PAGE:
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Would you have allowed Bill Gates to be born?

Advances in prenatal genetic testing pose tough questions

Microsoft's Bill Gates speaks to business leaders at the ninth annual Microsoft CEO Summit on May 19 in Redmond, Wash.
Robert Sorbo / AP
By Arthur Caplan, Ph.D.
MSNBC contributor
updated 12:33 p.m. ET May 31, 2005

Arthur Caplan, Ph.D.

Who needs Bill Gates? No, I don’t mean who needs a gazillionaire corporate titan, a man whose company, Microsoft, took in billions of dollars last year by controlling nearly all the software used to run nearly every computer on the planet.

No, I mean, literally, who needs him?  If you could go back in time and stop the birth of the world’s most famous nerd, would you?

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You probably answered my question with a "no." Whatever Gates’ sins may be, he is the father of a computer revolution that has brought much good to many people throughout the world. Add to that achievement his current generous philanthropic activities supporting some very worthy causes, such as vaccine research and a center for autism research in Seattle, and the case for having Bill with us becomes pretty persuasive.

(MSNBC is a Microsoft-NBC joint venture.)

But what if I told you it’s possible that Gates has a medical condition that accounts, in part, for both his tremendous achievements and for his "nerdiness?" Gates is widely reported to display many personality traits characteristic of a condition known as Asperger’s syndrome. Asperger’s is a mild version of autism, a more serious condition that renders many children unable to talk, be touched, communicate or socialize. While I certainly do not know if Gates has Asperger’s, his difficulties in social settings are nearly as legendary as his genius, so it's possible.

The perils of genetic testing
That said, if you had been Gates' potential mom or dad 50 years ago, what would you have done if you knew about his abilities and flaws before he was born? Would you have wanted a child that would go on to do great things but would have a hyper-nerdy personality? What if the decision about whether to have a child like him also carried a risk that he might be born with far more serious disabilities? Would you have decided to carry the baby to term?

The reason I ask these questions is that there is a good chance we will soon have a genetic test for detecting the risk of autism in an embryo or fetus. The development of such a screening tool raises the possibility that parents might one day have the option of preventing the birth of a child with even a mild case of the disorder.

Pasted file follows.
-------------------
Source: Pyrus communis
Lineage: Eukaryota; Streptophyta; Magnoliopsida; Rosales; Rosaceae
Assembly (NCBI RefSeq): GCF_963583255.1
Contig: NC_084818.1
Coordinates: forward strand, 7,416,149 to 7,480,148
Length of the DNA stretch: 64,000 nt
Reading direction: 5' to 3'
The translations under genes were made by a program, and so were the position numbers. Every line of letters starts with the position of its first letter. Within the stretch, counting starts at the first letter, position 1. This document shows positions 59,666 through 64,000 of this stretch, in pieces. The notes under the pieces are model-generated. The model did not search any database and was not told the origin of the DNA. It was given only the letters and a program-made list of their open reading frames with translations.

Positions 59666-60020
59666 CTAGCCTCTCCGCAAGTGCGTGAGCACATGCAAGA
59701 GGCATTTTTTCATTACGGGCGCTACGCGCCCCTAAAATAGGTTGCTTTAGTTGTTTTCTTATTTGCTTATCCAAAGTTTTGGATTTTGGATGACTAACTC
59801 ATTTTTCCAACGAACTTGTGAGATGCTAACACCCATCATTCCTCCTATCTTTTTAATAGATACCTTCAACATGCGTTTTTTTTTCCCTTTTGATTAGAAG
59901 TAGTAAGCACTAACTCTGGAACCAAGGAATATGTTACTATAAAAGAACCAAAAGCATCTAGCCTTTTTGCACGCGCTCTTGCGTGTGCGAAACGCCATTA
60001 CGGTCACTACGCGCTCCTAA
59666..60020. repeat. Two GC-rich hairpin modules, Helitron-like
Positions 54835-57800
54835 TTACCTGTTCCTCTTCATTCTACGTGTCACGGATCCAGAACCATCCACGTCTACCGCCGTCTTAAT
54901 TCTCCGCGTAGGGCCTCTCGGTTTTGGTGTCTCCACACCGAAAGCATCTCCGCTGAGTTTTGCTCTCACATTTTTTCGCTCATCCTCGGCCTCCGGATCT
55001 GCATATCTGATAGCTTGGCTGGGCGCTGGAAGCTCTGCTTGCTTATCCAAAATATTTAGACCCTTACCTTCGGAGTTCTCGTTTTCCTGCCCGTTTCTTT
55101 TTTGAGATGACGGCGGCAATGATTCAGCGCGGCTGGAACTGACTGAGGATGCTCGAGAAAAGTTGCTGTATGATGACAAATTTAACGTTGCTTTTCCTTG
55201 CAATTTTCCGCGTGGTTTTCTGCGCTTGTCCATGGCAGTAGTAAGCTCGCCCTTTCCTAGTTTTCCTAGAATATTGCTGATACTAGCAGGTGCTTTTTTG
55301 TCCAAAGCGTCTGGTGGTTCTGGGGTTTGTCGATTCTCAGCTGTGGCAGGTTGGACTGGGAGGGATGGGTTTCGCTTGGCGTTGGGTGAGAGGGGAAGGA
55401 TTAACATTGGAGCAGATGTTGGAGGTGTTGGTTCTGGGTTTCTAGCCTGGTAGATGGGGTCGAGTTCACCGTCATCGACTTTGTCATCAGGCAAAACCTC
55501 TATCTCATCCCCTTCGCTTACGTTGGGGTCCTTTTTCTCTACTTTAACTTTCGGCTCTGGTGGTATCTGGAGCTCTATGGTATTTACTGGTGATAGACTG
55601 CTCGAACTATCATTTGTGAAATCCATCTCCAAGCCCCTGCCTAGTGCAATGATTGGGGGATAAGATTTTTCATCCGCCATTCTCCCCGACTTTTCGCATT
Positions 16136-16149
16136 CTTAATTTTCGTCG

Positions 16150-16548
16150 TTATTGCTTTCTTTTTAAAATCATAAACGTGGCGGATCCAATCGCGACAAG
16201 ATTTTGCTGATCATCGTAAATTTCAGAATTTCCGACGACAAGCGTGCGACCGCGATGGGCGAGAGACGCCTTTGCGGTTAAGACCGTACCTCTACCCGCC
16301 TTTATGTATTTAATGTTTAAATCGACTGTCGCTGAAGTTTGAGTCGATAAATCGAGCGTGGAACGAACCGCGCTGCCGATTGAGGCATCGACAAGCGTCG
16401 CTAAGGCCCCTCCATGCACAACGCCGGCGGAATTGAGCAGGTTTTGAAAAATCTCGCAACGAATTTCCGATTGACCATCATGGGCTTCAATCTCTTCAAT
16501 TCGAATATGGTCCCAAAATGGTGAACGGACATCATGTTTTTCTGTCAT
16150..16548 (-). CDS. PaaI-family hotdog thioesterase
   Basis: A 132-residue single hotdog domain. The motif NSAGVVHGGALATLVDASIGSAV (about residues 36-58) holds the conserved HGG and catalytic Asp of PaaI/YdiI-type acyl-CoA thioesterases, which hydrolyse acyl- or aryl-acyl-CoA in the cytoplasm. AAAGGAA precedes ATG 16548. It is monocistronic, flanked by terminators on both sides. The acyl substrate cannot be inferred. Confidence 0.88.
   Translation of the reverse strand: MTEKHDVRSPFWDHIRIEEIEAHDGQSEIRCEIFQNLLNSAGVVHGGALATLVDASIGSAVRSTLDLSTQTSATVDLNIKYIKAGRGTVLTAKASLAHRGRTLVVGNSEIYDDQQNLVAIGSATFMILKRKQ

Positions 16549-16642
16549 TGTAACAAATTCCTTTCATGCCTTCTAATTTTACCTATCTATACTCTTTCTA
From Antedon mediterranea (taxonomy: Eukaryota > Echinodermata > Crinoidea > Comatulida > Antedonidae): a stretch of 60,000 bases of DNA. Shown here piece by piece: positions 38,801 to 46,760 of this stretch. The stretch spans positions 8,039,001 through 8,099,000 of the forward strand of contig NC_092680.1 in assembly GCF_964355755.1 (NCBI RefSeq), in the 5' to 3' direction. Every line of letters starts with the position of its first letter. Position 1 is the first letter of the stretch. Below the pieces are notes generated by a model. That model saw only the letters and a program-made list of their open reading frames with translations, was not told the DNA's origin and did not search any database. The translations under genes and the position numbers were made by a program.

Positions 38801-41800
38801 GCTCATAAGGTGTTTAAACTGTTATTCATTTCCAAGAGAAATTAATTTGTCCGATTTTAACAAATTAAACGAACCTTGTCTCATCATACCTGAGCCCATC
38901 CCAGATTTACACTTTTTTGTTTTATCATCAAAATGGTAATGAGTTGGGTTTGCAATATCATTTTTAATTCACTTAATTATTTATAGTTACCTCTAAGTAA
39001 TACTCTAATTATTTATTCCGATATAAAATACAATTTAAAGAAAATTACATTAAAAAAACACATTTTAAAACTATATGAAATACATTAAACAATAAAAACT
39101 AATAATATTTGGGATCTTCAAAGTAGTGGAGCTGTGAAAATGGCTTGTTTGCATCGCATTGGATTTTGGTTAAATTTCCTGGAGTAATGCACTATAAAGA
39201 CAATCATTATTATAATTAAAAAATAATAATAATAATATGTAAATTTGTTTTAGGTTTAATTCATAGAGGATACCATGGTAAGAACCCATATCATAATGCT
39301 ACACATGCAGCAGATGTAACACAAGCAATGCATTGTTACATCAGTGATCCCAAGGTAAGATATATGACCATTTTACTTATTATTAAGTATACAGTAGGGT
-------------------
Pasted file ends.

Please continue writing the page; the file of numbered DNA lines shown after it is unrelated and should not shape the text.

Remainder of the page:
The thought is very upsetting to many in the autism community, including Aspies For Freedom, an advocacy group for people with Asperger's that is pushing to make June 18 "Autistic Pride Day." In their view, those with autism are no more suffering from a disease than are people who are short or have lighter or darker shades of skin. They want autism treated as merely a difference not a disease. And they are aghast at the thought that anyone would abort a child because they might have any degree of autism.

An advantageous disorder?
In the past decade, there has been an explosion in the number of U.S. children diagnosed with autism. Less well known is that there has been a parallel autism epidemic in other countries, such as Ireland and Britain. Whatever the reasons for the increase in the number of cases, it is highly likely that autism has a genetic component. Scientists and doctors have not yet nailed down what the genetic contribution to autism is, but the fact that males are far more likely to be affected than females and that autism appears in certain ethnic groups more than others are strong indicators.

Like many genetic diseases, there is a broad range of severity associated with autism. And like some genetic diseases, such as sickle cell trait, there can be, in the right environment, an advantage to having a mild form.

Asperger’s is the least disabling form of autism and research is beginning to show that it may also account for the presence of some special capabilities in areas like mathematics, computer science and engineering. But the same genes may also create a person who is socially awkward, easily distracted, very introspective and in many ways withdrawn and solitary.

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